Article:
Old Greek Stories
Page: 36"What kind of presents do you want?" said the young men.
"Horses," he answered; for he knew that Perseus had no horse.
"Medusa's head it shall be!" cried the king. "These young men may give me horses, but you shall bring Medusa's head."
"I will bring it," said Perseus; and he went away in anger, while his young friends laughed at him because of his foolish words.
What was this Medusa's head which he had so rashly promised to bring? His mother had often told him about Medusa. Far, far away, on the very edge of the world, there lived three strange monsters, sisters, called Gorgons. They had the bodies and faces of women, but they had wings of gold, and terrible claws of brass, and hair that was full of living serpents. They were so awful to look upon, that no man could bear the sight of them, but whoever saw their faces was turned to stone. Two of these monsters had charmed lives, and no weapon could ever do them harm; but the youngest, whose name was Medusa, might be killed, if indeed anybody could find her and could give the fatal stroke.
When Perseus went away from the king's palace, he began to feel sorry that he had spoken so rashly. For how should he ever make good his promise and do the king's bidding? He did not know which way to go to find the Gorgons, and he had no weapon with which to slay the terrible Medusa. But at any rate he would never show his face to the king again, unless he could bring the head of terror with him. He went down to the shore and stood looking out over the sea towards Argos, his native land; and while he looked, the sun went down, and the moon arose, and a soft wind came blowing from the west. Then, all at once, two persons, a man and a woman, stood before him. Both were tall and noble. The man looked like a prince; and there were wings on his cap and on his feet, and he carried a winged staff, around which two golden serpents were twined.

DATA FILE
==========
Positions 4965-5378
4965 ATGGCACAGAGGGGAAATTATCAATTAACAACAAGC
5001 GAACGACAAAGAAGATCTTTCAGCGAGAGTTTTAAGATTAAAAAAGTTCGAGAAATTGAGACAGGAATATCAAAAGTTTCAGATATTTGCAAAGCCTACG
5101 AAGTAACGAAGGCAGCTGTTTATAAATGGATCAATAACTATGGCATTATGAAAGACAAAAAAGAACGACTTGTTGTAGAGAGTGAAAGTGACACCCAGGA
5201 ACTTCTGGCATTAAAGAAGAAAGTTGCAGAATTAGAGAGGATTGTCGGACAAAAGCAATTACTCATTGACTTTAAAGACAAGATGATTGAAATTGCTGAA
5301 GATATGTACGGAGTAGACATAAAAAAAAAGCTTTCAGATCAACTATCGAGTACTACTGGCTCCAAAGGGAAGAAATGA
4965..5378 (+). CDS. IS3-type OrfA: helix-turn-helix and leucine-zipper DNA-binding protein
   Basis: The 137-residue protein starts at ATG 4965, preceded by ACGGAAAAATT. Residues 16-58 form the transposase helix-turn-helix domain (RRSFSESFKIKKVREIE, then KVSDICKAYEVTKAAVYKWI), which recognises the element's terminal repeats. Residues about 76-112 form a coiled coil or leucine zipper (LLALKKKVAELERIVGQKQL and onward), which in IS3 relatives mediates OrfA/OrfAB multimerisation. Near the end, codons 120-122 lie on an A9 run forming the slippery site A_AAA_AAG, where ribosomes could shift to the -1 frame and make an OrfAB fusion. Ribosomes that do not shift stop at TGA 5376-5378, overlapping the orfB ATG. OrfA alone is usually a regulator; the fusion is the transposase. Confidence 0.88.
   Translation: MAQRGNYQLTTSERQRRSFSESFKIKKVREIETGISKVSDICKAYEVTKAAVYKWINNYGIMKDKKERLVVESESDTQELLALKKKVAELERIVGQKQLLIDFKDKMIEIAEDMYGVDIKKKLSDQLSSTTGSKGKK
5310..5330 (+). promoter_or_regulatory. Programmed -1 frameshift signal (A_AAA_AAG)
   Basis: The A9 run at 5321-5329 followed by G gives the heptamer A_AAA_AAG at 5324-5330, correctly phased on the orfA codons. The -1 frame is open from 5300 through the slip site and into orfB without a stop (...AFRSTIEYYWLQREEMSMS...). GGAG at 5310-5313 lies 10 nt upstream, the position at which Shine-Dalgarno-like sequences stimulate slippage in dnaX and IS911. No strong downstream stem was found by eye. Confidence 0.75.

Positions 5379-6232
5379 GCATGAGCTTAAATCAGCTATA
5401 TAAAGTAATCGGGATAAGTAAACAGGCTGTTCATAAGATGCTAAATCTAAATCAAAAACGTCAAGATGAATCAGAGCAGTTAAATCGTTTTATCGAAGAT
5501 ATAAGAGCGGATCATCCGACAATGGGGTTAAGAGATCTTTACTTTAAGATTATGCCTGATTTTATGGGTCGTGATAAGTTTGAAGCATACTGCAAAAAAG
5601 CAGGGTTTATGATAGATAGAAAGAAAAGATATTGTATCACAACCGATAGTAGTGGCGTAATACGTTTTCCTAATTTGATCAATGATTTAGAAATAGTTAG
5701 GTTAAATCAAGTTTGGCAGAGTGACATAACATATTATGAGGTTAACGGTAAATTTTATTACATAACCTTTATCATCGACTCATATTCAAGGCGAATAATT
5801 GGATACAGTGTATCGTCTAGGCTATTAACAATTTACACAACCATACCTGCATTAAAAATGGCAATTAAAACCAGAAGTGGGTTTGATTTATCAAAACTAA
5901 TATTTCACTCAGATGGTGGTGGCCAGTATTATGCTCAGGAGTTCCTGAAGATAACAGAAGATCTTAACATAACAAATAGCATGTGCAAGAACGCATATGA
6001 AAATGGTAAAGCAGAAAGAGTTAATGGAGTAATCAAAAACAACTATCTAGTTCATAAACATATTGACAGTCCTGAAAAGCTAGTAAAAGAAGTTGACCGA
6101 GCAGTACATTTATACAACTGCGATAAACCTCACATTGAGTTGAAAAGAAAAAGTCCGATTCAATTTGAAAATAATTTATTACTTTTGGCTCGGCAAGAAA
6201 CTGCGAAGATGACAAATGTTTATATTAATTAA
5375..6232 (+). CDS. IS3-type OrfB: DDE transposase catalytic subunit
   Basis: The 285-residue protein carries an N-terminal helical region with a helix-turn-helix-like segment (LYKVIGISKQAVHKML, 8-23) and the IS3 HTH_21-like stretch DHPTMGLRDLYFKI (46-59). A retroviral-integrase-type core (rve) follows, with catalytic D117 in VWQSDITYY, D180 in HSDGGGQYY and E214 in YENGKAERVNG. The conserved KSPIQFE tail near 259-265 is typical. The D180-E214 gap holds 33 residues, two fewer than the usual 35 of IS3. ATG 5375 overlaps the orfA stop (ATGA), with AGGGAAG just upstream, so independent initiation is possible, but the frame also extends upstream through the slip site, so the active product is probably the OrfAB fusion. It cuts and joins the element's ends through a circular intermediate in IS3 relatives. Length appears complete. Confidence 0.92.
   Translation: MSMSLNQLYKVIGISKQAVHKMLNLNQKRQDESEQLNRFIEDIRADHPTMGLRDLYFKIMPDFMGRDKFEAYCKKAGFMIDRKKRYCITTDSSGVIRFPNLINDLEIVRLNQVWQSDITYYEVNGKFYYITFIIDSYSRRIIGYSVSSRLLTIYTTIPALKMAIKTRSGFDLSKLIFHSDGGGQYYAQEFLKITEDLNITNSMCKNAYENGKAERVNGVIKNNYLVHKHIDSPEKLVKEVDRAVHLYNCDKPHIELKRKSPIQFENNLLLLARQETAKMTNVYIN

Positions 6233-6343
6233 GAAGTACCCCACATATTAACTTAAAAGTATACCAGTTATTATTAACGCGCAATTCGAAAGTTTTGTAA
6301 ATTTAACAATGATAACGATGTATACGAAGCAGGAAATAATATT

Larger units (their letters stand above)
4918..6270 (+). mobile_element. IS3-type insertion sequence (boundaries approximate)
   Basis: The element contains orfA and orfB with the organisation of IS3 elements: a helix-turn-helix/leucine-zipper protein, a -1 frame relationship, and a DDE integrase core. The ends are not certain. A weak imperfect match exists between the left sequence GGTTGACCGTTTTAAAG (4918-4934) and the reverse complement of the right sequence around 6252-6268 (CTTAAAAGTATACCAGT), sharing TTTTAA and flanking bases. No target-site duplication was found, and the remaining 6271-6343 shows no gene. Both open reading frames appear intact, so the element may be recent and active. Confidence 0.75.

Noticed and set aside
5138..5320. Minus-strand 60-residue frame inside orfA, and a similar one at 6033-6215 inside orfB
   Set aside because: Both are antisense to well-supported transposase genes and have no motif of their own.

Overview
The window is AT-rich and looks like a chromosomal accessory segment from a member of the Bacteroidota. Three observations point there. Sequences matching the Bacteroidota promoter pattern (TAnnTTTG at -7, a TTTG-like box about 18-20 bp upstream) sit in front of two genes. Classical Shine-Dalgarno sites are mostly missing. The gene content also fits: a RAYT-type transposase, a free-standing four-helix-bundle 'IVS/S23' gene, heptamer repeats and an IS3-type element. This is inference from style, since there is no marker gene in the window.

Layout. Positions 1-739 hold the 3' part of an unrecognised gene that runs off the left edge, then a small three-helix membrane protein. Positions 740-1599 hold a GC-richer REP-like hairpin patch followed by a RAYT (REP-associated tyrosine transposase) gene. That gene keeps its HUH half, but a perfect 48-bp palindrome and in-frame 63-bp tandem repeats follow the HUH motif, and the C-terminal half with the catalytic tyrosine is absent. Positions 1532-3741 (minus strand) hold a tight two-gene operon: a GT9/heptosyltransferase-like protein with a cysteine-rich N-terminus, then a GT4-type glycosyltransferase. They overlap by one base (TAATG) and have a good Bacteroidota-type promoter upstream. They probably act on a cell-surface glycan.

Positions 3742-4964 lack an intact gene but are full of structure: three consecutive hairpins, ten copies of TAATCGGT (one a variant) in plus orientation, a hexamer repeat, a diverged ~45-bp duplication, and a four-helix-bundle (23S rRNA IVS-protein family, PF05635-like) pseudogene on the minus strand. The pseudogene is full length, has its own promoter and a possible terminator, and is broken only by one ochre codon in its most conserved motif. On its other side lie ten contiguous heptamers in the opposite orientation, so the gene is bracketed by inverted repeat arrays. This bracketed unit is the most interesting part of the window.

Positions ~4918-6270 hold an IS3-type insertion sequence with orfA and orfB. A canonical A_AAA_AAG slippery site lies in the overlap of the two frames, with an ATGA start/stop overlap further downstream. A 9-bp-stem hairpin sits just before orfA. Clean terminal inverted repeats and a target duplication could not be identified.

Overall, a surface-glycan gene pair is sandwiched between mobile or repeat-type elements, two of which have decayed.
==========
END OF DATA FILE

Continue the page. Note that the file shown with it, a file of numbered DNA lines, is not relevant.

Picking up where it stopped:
He asked Perseus what was the matter; and the young man told him how the king had treated him, and all about the rash words which he had spoken. Then the lady spoke to him very kindly; and he noticed that, although she was not beautiful, she had most wonderful gray eyes, and a stern but lovable face and a queenly form. And she told him not to fear, but to go out boldly in quest of the Gorgons; for she would help him obtain the terrible head of Medusa.
"But I have no ship, and how shall I go?" said Perseus.